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Stock Market trading. Options Trading Coach teaches you trading skills to profit in bull or bear markets

Stock market top down and bottom up approach to trading stocks or options.

 

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TOP DOWN and/or BOTTOM UP APPROACH

    I favor the Top Down approach over the Bottom Up approach. 
I follow the broad market's trend.  Then I study the sectors moving those markets, and, in turn, which industries are moving those sectors; finally, which stocks in those industries have the best looking chart, setup and reward potential. 
Then again, sometimes I'll stumble on a chart that just has a great setup and I will reverse the process.  This is the Bottom Up approach. 

Finding a Stock with The Top Down Approach

This means that you are searching for a stock but you're going to start at the top of the market, i.e. you're going to look first at the broad market environment where matters of the economy move the markets.  Then you will find the sectors that are moving in that environment and finally which stocks in those sectors are leading the way up or down.

1.   Determine Major Trends...

  • of the broad markets (Dow, S&P, NASDAQ)

  • of sector leadership (up or down) within that market

  • finally, which stocks are in the leadership role (up or 
    down) within that sector. 

2.   Did you use a checklist for the Dow, S&P, NASDAQ?

3.  Did you use a checklist for the sector?

4.  Did you use a checklist for the stock as well as the checklist
for those items away from the stock chart itself
?

5.   Market Environment. Is the market environment suitable 
for such a trade? What time of day is it? What are the market 
gauges telling me?
 

6.  Is there a setup in the chart pattern?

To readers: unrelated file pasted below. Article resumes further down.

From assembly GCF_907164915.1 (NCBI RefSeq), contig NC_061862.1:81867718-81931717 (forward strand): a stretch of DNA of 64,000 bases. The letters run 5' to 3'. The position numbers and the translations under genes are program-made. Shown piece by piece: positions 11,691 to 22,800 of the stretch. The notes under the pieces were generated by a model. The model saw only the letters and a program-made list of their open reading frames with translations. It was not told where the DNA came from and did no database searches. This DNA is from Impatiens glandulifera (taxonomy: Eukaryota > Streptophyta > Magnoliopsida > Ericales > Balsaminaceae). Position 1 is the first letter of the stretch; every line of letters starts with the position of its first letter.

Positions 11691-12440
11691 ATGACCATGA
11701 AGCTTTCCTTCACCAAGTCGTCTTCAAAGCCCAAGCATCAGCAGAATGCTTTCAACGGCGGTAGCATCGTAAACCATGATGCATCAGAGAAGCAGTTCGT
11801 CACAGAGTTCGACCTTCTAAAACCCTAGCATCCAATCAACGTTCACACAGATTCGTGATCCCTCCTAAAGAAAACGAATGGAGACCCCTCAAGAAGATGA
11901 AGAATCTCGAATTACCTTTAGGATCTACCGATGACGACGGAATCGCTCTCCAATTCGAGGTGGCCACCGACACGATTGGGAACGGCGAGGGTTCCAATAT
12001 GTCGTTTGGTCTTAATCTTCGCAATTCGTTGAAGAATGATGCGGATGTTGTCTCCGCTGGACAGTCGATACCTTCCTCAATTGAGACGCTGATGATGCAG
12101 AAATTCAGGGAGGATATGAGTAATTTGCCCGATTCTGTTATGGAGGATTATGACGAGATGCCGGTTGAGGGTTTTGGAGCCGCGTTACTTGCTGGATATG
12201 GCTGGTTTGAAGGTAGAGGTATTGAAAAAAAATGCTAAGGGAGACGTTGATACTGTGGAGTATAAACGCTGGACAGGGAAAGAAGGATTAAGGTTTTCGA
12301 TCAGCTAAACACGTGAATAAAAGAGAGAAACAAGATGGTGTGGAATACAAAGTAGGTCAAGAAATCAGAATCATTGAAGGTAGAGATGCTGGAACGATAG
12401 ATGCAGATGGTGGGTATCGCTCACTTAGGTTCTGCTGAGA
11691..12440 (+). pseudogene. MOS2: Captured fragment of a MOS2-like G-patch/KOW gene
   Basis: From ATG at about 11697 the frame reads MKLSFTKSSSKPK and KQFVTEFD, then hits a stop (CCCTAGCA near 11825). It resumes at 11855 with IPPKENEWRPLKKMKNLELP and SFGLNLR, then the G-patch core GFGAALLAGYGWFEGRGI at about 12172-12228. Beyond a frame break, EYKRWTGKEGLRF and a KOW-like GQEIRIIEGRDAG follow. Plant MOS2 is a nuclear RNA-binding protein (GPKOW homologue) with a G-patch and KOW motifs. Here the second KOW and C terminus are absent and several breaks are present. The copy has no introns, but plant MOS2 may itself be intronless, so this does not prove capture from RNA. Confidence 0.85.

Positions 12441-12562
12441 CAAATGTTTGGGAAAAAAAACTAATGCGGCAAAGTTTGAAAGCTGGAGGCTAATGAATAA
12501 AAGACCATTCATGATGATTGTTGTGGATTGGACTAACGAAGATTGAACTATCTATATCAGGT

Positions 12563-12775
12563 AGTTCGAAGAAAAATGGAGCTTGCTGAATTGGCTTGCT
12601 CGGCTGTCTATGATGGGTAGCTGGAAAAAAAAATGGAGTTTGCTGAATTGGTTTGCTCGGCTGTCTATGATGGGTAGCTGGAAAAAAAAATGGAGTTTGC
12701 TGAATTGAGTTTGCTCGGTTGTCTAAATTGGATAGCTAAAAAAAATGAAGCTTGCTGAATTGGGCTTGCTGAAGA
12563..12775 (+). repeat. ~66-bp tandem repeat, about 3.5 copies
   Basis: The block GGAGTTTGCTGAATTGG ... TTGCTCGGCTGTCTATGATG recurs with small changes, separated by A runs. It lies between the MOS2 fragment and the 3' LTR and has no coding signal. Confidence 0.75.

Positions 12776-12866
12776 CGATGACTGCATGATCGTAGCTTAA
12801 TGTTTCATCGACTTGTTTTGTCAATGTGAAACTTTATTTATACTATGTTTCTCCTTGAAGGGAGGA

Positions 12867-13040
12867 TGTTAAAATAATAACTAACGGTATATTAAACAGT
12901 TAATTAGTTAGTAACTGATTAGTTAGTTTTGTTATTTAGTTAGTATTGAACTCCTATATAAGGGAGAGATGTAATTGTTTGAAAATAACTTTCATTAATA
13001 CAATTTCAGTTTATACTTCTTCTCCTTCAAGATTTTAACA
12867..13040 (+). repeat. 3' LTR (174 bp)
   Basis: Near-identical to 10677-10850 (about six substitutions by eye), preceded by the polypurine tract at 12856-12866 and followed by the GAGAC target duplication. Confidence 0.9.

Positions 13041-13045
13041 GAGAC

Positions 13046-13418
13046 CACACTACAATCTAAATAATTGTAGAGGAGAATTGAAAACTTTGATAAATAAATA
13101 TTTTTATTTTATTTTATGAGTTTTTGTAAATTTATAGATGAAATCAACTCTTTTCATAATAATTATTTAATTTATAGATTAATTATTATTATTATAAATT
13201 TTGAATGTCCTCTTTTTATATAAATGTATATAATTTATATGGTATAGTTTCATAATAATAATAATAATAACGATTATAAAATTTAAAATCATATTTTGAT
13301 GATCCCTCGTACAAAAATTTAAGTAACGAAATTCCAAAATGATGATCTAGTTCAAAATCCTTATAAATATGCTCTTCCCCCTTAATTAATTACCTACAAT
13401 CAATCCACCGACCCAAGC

These are essential but basic questions. Naturally there are 
other questions such as when earnings are due and so on. 
Consider this an essential list for
the Top Down approach 
but by no means comprehensive.

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Finding a Stock with The Bottom Up Approach

This means that you are searching for a stock but you're going to start at the bottom of the market.  Usually these are the stocks you either stumble on or are what are referred to as story stocks.  So you're going to look at the stock chart first, then the sector that the stock is in and finally the broad market environment.  Is it trending up or down?  Your thinking here is more of the stock acting independently of the market direction and not so tied to market economics.

1.  Having found a reasonable chart to analyze more closely, determine its trend.

  • Trending up, down or consolidating
  • Is it at a price support or resistance level?
  • Is there a reversal or continuation pattern developed?  If so, is it a mature pattern?  How long has it been in place?   Does your chart fit the pattern?

2.  How is the sector of that stock performing?  Look at the chart on a daily and weekly period.  Is your stock and its sector moving in the same direction?

3.  What about the broad markets?  The Dow, the S&P, the NASDAQ...are they trending in the same direction as your stock and sector?

4.  Any government announcements due that week that could affect your trade?  

5.  Is your stock due to announce earnings within the next week? 

6.   Did you use a checklist for the stock as well as the checklist for those items away from the stock chart itself?

7.  These are essential but basic questions. Naturally there are other questions, such as when are earnings due and so on. Consider this an essential list for the Top Down approach but by no means comprehensive.

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